is a RISC OS Useradamr on 24/02/05 12:59AM
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adamr: and why does it tell us nothing about RISC OS users - on what basis are you making your assertion? It tells us a great deal. Unless of course you are asserting that RISC OS users are thicker than typical non-techincal Debian users? I can name numerous situations which are the same or very similar on both - it's quite clear there are plenty of conclusions to be drawn.

 is a RISC OS Usermrchocky on 24/02/05 1:46PM
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In reply to Martin: This may be true in the theoretical sense. But as I understand it RiscPkg doesn't do anything with the previously existing system, instead it adds a new area for alternate libraries, apps and so on. Which means that both systems can co-exist.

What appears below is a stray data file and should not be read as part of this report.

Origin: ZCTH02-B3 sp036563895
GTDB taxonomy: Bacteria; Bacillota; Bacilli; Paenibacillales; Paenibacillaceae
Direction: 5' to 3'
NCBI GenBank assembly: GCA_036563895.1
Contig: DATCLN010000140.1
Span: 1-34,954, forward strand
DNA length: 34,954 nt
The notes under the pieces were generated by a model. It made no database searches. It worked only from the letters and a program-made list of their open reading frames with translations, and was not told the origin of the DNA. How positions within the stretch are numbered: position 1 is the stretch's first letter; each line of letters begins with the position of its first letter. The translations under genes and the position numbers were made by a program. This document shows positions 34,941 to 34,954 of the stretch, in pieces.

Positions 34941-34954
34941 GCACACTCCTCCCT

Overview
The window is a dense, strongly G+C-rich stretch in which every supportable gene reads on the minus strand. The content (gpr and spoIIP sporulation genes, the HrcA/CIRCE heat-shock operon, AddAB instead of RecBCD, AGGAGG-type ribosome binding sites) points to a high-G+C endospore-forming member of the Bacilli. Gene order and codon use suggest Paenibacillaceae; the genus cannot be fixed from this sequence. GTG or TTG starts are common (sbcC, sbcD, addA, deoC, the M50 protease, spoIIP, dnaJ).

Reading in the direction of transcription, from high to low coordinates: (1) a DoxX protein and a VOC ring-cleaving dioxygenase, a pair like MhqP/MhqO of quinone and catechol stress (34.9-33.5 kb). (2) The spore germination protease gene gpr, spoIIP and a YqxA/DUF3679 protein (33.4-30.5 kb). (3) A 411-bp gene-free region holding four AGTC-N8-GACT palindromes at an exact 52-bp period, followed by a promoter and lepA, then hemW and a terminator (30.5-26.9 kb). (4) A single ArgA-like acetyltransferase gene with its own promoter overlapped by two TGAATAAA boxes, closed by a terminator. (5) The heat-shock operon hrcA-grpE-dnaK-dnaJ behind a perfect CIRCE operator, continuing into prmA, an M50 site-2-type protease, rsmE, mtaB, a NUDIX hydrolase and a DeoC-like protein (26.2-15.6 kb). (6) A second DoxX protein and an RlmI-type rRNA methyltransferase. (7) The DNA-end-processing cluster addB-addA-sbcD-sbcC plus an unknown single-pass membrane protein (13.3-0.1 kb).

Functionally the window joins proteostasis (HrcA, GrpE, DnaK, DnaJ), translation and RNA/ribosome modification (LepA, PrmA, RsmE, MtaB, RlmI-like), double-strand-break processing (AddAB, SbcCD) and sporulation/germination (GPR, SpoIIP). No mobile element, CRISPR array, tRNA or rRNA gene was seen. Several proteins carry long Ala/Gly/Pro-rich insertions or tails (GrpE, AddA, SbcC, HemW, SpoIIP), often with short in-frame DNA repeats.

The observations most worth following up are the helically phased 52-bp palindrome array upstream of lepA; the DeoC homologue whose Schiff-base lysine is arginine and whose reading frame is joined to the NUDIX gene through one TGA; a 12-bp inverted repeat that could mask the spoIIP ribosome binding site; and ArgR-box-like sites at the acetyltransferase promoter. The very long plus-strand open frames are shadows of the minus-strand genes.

For myself I don't think I'd really mind using an installer insead of drag/drop - I just want to know what it is doing, and I want to be reassured that anything it does can be reversed if it knackers everything up or I change my mind. The 'everything in one application directory' works well for most things. But I imagine that RiscPkg for the most part retains app dirs, just stuffing libs and shared stuff into communal areas. Presumably in the appdir there will be a file which lists everything the app needs to function. So a registry could be maintained more as a convenience, and rebuilt from scratch if it gets munged.

Someone said there are several ways being considered of letting people move apps around. The way I'm imagining is that the actual apps be stored in a fixed place, and pointer !app directories be creatable. These would really only need a !Run and a !help, both pointers, everything else could be held in the fixed path.

 is a RISC OS UserLoris on 24/02/05 2:01PM